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Induction hob buying guide

By Jane Darling

An induction hob is quicker and cheaper to run than other hobs but more expensive to buy. Is an induction hob right for you? Read on...

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How an induction hob works

Induction hobs are an increasingly popular choice: no surprise as they are quick and efficient hobs for cooking.

The induction hob cooking method uses electromagnetism to create a magnetic field between the pan, which needs to have a high iron content, and a coil beneath the glass top. Electricity is passed through a copper coil magnet within the induction hob, creating electromagnetic energy. The energy passes through the cooktop directly to the iron-based pan, producing – or inducing – a current which in turn releases heat.

Induction hobs are a quick and efficient way of heating food

Induction hobs are quicker and cheaper to run than other hobs – though often more expensive to buy – because the heat is transferred directly to the pan rather than the whole cooking surface. This means you can touch the cooking surface without burning yourself – but do remember that heat will transfer from warm contents in the pan onto the hob surface, therefore warming it up. 

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Pacemakers and induction hobs

The British Heart Foundation (BHF) recommends – based on academic findings – that people with a pacemaker should get no closer than 60cm from an induction hob.

The electromagnetic field that’s generated when an induction hob is being used may, according to the BHF, interfere with pacemaker settings. Academic evidence suggests a hob wouldn’t cause a catastrophic change to the pacemaker, but there are many types of pacemakers and not all are affected in the same way.

If you're having a pacemaker fitted, you should ask your doctor what advice the pacemaker manufacturer gives regarding how it will interact with the appliances you use in everyday life. If you already have a pacemaker and would like to know how it will interact with a particular induction hob, we'd recommend checking the hob's instruction manual, as manufacturers usually give advice about this issue.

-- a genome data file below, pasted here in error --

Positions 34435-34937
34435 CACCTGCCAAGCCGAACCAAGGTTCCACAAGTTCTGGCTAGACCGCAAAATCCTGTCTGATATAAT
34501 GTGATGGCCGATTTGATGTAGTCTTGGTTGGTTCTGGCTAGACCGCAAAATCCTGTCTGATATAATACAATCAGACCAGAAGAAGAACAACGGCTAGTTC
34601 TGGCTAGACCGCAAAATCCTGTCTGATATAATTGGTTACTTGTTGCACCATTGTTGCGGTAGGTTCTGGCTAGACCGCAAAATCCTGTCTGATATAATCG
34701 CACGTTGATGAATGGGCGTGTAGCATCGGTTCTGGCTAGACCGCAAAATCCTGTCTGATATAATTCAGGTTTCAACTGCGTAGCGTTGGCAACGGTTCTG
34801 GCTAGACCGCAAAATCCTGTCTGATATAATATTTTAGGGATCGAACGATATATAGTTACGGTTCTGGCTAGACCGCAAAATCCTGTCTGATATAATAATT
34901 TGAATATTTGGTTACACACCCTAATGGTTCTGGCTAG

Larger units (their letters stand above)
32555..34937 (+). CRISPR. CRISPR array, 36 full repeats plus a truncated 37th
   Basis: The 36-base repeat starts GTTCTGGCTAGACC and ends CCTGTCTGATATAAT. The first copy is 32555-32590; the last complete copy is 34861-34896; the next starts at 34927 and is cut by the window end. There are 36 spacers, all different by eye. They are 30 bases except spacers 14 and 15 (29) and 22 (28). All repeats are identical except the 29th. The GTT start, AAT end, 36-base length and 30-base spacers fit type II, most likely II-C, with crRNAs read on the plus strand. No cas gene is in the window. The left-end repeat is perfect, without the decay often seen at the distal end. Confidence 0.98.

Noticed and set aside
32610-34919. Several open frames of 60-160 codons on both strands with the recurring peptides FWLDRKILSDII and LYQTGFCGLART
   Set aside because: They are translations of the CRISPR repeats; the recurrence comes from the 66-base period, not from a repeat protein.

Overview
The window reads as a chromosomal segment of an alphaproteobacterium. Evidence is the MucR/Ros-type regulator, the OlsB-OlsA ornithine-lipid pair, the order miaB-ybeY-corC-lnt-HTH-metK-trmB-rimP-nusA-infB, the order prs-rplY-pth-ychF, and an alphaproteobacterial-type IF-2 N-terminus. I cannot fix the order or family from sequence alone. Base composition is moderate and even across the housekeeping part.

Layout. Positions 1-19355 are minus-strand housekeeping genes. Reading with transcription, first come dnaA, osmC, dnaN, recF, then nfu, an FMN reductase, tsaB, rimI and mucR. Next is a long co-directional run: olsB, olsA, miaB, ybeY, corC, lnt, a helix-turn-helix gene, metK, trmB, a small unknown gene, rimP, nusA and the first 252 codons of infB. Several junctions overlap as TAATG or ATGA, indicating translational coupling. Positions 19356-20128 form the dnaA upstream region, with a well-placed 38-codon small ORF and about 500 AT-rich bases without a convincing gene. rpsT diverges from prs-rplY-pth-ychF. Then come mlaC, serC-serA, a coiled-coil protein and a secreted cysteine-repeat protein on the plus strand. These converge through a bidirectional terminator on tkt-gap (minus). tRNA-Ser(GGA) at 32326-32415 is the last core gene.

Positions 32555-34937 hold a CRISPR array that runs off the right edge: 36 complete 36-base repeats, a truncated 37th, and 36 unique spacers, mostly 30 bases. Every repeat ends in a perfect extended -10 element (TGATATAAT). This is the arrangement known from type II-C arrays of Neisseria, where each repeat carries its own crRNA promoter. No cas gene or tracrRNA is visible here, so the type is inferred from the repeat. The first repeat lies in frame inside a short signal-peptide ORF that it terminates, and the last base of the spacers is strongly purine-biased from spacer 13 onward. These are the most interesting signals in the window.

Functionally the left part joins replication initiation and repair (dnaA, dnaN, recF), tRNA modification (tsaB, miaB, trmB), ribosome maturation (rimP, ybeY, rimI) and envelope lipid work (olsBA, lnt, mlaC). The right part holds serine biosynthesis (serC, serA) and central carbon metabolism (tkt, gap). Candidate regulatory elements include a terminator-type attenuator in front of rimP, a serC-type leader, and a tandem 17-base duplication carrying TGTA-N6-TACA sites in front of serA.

Induction hob pros and cons


  • Energy efficient
  • Modern and stylish
  • Quick to heat up and cook
  • Safe to touch
  • Lots of extra features like flexible cooking zones, timers and child safety locks


  • Expensive
  • You may need to invest in new pans
  • Can be louder than other hobs
  • May not be suitable if you have a heart pacemaker

Induction hob pans

You'll need to use 'ferrous pans' – in other words, pans that contain iron - on an induction hob.

As a general rule of thumb, if a magnet sticks to your pots and pans, they will work on an induction hob.

Pans compatible with induction hobs are widely available in kitchenware stores. If your current pans won't work on an induction hob, bear in mind the extra expense of buying a new set.

Getting an induction hob installed

You’ll need to get an electrician to install your induction hob for you. Speak to the store you're buying the product from to see if an installation service is available as part of its delivery package. If you're getting your induction hob as part of a new fitted kitchen, check if it will be installed as part of the fitting service.

If you want to find a reliable electrician who is local to you, go to Which? Trusted Traders for recommendations.

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